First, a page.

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‘Quantum marketing’ is the industry’s next skills challenge

The IDM’s Jane Cave says businesses need to stop thinking of training as a ‘zero-sum game’ and marketers need to have an insatiable appetite for new knowledge and skills if they are to survive the digital transformation taking place.

Most of the marketing tasks that once took highly-skilled teams weeks to accomplish can now be actioned in minutes by an individual with a smartphone. Even the most complex programmatic campaigns are triggered, delivered and dynamically optimised in milliseconds. But speed isn’t everything.

According to the latest IDM research on skills and personal development, the drive for increased productivity and efficiency is constrained by the fact that 49% of marketers have not received training in the key skills they believe are essential to progress their careers.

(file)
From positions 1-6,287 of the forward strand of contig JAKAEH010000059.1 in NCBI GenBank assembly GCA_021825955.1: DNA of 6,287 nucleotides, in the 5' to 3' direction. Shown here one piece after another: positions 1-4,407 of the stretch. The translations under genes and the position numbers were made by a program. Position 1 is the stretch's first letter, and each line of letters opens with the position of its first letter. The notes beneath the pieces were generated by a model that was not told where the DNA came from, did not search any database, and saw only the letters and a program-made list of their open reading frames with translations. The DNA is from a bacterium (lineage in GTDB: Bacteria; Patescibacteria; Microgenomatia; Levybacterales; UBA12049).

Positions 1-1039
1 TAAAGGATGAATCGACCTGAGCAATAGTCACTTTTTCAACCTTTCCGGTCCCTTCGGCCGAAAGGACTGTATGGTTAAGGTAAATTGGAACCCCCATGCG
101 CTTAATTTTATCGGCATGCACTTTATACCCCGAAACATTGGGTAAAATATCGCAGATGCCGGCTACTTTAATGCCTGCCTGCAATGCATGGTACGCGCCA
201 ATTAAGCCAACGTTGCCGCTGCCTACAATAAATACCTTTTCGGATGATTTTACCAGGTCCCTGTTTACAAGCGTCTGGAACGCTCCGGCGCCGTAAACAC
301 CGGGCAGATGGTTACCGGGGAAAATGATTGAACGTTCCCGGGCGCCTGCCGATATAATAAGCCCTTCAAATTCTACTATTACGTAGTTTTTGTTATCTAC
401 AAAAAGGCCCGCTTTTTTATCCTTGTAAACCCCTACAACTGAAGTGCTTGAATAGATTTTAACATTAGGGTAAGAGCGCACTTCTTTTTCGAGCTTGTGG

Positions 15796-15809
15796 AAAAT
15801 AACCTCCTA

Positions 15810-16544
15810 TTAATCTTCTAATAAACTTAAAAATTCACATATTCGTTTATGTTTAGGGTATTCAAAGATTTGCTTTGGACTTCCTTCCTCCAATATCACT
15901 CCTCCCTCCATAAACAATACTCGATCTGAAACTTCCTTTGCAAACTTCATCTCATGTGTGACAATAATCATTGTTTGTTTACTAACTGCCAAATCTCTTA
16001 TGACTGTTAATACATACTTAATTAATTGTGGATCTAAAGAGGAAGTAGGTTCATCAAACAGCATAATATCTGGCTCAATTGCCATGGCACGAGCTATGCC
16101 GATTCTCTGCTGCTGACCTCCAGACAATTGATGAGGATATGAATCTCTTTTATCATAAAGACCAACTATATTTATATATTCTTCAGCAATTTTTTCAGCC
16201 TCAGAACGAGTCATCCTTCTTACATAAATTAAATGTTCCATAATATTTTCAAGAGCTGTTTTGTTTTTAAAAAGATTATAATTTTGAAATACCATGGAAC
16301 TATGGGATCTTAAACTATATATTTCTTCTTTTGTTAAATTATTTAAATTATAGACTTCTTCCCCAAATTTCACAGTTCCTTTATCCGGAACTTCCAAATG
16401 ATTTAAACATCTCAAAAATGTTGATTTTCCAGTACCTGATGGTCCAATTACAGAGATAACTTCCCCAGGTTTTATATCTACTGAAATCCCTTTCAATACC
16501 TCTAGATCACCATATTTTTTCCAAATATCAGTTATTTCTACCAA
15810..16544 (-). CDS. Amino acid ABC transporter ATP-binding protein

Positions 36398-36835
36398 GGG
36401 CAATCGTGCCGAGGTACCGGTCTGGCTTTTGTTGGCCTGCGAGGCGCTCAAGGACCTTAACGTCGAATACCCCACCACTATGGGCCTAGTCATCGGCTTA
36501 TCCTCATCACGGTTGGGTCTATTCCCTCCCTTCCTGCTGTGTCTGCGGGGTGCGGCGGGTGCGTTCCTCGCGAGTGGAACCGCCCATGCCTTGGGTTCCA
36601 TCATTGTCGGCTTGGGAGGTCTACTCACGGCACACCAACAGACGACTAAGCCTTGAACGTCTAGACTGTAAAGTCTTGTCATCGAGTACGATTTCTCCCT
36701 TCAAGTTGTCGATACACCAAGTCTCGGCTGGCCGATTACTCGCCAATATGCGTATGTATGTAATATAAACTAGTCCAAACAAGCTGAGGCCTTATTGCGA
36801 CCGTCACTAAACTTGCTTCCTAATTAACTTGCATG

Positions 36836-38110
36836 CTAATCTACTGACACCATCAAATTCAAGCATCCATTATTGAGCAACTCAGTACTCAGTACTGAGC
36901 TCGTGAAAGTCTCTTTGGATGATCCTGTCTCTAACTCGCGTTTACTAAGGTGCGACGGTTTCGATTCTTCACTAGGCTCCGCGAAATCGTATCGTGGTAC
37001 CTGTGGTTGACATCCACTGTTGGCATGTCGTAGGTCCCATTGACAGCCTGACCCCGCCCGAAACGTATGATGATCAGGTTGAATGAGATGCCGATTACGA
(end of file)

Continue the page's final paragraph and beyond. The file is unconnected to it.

Those skills include: mobile marketing, optimising campaigns, marketing automation and integration, search marketing, analysing customer data/insight, data analysis and reporting, appraising employee performance, presentation/public speaking, marketing finance, client/stakeholder management, briefing agencies and evaluating performance.

Unfortunately, many businesses see professional training as a zero-sum game where some skills must lose out to others, despite the disruptive implications of digital transformation, marketing automation, blockchain and QIS (quantum information science).

Apple CEO Tim Cook is already predicting the end of the smartphone, which has driven digital marketing’s growth. “Things are going to get really weird for everybody,” he says, “not just in terms of individual products but in terms of how we actually live our everyday lives and maybe our humanity itself.”

So how does a marketer prepare for a work environment in which the shrinking shelf life of skills will become even more of a challenge?